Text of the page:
Tuesday, January 3, 2012

Implementing an async servlet in Scala with less than 10 lines of code

What is async servlet and why use it? An async servlet can tell the container that it will handle a request later, so that the current thread is not tied up and can be used for another request. Why is it useful? For example, if the request is going to do something relatively time consuming (e.g., generating a report from a DB), instead of tying up the thread doing nothing waiting for the data, you can free up the thread for other requests and wait for the data in a background thread. When the data is received, you can complete the response.

It turns out to be very easy to implement an async servlet (new in servlet 3.0). In Scala, it took less than 10 lines of code (not counting brace brackets and imports):

package com.ttdev.webqos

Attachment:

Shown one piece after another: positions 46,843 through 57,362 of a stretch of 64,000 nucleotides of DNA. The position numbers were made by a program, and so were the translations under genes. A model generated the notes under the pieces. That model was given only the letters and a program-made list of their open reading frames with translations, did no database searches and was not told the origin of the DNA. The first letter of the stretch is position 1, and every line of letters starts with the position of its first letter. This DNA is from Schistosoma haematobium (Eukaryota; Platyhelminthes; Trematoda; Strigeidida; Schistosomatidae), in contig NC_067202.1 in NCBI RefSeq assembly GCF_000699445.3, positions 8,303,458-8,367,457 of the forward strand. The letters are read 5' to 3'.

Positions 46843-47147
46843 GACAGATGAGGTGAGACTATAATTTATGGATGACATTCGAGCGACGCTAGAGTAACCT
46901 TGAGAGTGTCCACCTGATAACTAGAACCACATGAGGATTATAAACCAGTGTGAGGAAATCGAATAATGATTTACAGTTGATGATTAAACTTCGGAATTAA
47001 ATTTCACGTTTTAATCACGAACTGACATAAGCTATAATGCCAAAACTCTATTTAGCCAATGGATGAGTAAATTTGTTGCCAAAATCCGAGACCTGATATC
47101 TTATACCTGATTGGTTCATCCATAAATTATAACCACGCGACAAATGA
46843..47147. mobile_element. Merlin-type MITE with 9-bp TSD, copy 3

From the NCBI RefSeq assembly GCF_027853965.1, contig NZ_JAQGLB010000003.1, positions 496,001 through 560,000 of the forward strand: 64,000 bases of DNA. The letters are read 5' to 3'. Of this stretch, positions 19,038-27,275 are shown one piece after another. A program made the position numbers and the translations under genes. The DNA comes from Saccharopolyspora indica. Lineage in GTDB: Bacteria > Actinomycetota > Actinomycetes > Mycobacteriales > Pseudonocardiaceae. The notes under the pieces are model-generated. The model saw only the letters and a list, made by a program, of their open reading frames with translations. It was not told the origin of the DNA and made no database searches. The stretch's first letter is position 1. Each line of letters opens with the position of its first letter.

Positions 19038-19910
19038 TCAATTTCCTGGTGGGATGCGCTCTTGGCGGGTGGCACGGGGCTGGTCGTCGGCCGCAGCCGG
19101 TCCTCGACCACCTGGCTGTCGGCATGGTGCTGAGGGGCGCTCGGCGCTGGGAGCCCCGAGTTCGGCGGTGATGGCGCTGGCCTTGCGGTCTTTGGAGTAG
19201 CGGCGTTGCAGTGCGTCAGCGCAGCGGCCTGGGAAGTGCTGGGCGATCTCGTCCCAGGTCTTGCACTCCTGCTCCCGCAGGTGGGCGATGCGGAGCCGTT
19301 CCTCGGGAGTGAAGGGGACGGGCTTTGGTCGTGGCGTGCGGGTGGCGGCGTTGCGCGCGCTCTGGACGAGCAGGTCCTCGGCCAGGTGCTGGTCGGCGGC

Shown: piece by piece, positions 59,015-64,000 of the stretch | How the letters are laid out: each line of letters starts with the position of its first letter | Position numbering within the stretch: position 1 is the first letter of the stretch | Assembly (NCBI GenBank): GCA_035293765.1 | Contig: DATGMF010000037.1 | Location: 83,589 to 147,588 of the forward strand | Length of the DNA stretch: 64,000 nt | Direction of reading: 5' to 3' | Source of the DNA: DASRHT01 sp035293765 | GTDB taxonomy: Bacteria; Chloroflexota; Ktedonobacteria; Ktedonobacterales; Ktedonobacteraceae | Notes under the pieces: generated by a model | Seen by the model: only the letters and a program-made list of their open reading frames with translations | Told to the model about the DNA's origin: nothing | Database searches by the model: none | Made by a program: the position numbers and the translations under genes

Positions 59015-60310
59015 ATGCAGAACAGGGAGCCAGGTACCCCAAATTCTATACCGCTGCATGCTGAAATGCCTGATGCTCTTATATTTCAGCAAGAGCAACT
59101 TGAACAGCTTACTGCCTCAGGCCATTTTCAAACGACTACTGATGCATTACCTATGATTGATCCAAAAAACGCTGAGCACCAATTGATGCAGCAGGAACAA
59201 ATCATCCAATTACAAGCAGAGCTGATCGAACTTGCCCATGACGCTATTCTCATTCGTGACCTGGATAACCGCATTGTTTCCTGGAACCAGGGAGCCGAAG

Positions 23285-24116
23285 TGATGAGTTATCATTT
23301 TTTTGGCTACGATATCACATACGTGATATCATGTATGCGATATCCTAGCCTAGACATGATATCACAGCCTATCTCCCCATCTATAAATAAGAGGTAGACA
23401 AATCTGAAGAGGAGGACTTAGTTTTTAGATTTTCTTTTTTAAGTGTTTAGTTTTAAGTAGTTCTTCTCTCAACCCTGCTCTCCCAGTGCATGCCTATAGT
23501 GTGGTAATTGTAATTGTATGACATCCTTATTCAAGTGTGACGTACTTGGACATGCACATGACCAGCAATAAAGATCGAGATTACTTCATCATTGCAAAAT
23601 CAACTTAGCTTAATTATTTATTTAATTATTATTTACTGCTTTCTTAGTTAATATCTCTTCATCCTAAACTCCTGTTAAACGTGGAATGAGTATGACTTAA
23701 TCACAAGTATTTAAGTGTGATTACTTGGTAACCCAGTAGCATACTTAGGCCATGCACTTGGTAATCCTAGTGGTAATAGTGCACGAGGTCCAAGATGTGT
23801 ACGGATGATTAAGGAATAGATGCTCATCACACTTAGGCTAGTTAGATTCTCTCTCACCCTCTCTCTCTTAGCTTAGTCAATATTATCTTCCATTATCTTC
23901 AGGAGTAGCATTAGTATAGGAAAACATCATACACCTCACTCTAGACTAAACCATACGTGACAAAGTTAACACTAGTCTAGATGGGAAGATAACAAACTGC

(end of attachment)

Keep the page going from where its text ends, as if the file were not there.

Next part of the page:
import javax.servlet.http._
import java.util.concurrent._

class MyServlet extends HttpServlet {
private val pool = Executors.newFixedThreadPool(1) // create a thread pool

override def doGet(req: HttpServletRequest, res: HttpServletResponse) {
req.startAsync //tel the container the response will be generated later
pool.execute(new Runnable() { // add the runnable to the queue
def run { // when a thread in pool picks up the runntable...
res.getWriter.append("hello world!") // write the response
req.getAsyncContext.complete // tell the container that the response is done
// return without a response yet